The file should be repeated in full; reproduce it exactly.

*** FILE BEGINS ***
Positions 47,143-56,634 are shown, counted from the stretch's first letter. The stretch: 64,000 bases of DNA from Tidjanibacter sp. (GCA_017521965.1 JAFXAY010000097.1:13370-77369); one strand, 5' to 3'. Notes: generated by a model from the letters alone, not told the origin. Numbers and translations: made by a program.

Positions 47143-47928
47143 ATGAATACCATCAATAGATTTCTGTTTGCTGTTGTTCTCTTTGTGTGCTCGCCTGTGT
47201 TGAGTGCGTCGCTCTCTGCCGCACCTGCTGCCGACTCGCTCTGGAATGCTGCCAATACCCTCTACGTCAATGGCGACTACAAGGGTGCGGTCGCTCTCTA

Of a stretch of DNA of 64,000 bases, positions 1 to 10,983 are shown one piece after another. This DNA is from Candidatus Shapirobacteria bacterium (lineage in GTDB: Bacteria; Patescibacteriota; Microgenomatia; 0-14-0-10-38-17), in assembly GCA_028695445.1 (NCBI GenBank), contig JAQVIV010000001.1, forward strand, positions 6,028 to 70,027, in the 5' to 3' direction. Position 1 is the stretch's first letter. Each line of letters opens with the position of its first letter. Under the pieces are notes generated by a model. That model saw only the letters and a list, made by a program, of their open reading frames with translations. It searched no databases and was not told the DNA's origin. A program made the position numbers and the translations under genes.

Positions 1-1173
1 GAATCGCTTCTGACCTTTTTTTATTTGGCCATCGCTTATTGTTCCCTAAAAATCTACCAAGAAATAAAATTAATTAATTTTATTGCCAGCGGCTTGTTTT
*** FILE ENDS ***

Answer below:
Positions 47,143-56,634 are shown, counted from the stretch's first letter. The stretch: 64,000 bases of DNA from Tidjanibacter sp. (GCA_017521965.1 JAFXAY010000097.1:13370-77369); one strand, 5' to 3'. Notes: generated by a model from the letters alone, not told the origin. Numbers and translations: made by a program.

Positions 47143-47928
47143 ATGAATACCATCAATAGATTTCTGTTTGCTGTTGTTCTCTTTGTGTGCTCGCCTGTGT
47201 TGAGTGCGTCGCTCTCTGCCGCACCTGCTGCCGACTCGCTCTGGAATGCTGCCAATACCCTCTACGTCAATGGCGACTACAAGGGTGCGGTCGCTCTCTA

Of a stretch of DNA of 64,000 bases, positions 1 to 10,983 are shown one piece after another. This DNA is from Candidatus Shapirobacteria bacterium (lineage in GTDB: Bacteria; Patescibacteriota; Microgenomatia; 0-14-0-10-38-17), in assembly GCA_028695445.1 (NCBI GenBank), contig JAQVIV010000001.1, forward strand, positions 6,028 to 70,027, in the 5' to 3' direction. Position 1 is the stretch's first letter. Each line of letters opens with the position of its first letter. Under the pieces are notes generated by a model. That model saw only the letters and a list, made by a program, of their open reading frames with translations. It searched no databases and was not told the DNA's origin. A program made the position numbers and the translations under genes.

Positions 1-1173
1 GAATCGCTTCTGACCTTTTTTTATTTGGCCATCGCTTATTGTTCCCTAAAAATCTACCAAGAAATAAAATTAATTAATTTTATTGCCAGCGGCTTGTTTT